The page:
Creating my first my first project with Flatiron School


Phew.. I finally made it to the my first CLI gem project with Flatiron School’s Software Engineering program. I was juggling some things in person life, so, I decided to switch for a part-time cohort to the self-paced program with Flatiron. Ultimately, I do think it was the best decision for me. I am enjoying the flexibility of the self-paced program because I am married and a parent to a toddler. It gives me the freedom to maintain all aspects of my life while continuing to develop my skills in coding. (Here’s the link to my github for this project.)

Starting my Ruby CLI gem

When I started to brainstorm about my CLI gem, I was having a hard time coming up with new ideas. My cohort-lead, at the time, strongly urged us to think outside of the box and try and come up with something unique. Originally, I wanted to create a gem that when a user gave their input to a series of questions, it would return a brewery based on the user’s input in the Sonoma County in California. I wanted to use an API. I found one that I thought would work, but I required an auth token and I wasn’t comfortable trying to take that on for this project since it wasn’t something we covered in the curriculum thus far. After getting pretty far with my project, I decided to scratch that idea and scrape a webpage instead of using an API. I was worried about scraping since the data could potential change which could cause my program to break, but I decided it was worth the risk because I understood scraping a bit more than using an API. I stumbled upon a blog about some of the best coffee spots in Sonoma County so I decided that was the site I wanted to use! It was a relatively simple webpage and I love me some coffee so I was excited to use this site.

I have three classes in my CLI gem (CLI, Scraper, and Shop). My CLI or command-line interface is responsible for how the user interacts with my program. I wanted my user to be able to pick a coffee shop they wanted more information about and it would return just one coffee shop. I decided to loop the menu method so they user would get more information as many times as they wanted or they had to choose to the exit the program before it quit.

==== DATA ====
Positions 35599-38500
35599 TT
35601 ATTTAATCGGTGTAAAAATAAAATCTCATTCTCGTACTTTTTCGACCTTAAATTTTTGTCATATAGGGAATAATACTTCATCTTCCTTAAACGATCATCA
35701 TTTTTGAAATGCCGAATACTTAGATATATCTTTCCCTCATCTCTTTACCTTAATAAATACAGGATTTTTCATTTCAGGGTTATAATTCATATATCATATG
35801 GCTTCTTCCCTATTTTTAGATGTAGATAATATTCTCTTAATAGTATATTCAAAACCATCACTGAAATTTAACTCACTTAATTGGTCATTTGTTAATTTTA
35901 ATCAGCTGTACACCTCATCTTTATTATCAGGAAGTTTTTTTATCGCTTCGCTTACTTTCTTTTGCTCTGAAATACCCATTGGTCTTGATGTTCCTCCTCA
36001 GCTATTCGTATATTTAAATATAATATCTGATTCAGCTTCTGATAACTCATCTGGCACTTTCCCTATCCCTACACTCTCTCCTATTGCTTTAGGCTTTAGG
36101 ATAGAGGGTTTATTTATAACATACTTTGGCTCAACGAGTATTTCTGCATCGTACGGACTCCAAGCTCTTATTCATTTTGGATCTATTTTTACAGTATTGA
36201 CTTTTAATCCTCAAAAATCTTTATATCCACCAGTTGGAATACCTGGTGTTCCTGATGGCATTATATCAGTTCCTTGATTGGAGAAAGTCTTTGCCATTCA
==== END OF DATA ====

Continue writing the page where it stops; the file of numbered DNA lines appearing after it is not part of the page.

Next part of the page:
Scraper Class

The biggest issue I had what creating my gem was getting the correct output for what data I wanted to use from my Scraper class. Originally, I created two methods in my Scraper class because I couldn’t figure out how to make everything work with just one method. Ultimately, I was able to refactor my scraper class to just one method but using the correct CSS selectors and it made my program faster and more efficient. I was able to refactor my CLI class so it wasn’t hard-coded and I am happy with how it turned out.

I figured out that ‘div.content’ returned the entire blog post, and ‘div.field__item’ added after returned the name, address, and number of coffee shops. After, adding the css selector ‘h4’ it returned only the name of the coffee shop.

CLI Class

Creating my CLI class was the easiest part for me. I’m a very literal person and I can struggle with thinking abstractly so creating the methods and seeing the results right away was helpful. Whenever I created a new method I would just output some fake data to make sure the method did what I wanted it to do and then I would change out the data to work with the Scraper or Shop Class. For example, here’s how my list_shops method started:

and then whenever I got my Scraper class working with my Shops class, I was able to iterate over my SocoCoffee::Shops.all and return each coffee shop name.

In addition, the my most complex method in my CLI was my menu method.

I used the SocoCoffee::Shops.all.size to make sure the user’s input wasn’t greater then the amount of coffee shops and if it was, the user would receive an error and be required to input a valid answer.


To end with, I am happy to have finished my first project at Flatiron School. I am so amazed at what I have learned thus far. I can’t wait to see what is next!



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